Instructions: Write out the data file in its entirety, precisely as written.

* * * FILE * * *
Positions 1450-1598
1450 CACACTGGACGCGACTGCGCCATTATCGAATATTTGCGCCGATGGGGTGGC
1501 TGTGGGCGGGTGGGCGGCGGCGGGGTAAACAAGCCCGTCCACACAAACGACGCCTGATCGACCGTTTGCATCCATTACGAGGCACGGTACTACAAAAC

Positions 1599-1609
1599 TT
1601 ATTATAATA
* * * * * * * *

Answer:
Positions 1450-1598
1450 CACACTGGACGCGACTGCGCCATTATCGAATATTTGCGCCGATGGGGTGGC
1501 TGTGGGCGGGTGGGCGGCGGCGGGGTAAACAAGCCCGTCCACACAAACGACGCCTGATCGACCGTTTGCATCCATTACGAGGCACGGTACTACAAAAC

Positions 1599-1609
1599 TT
1601 ATTATAATA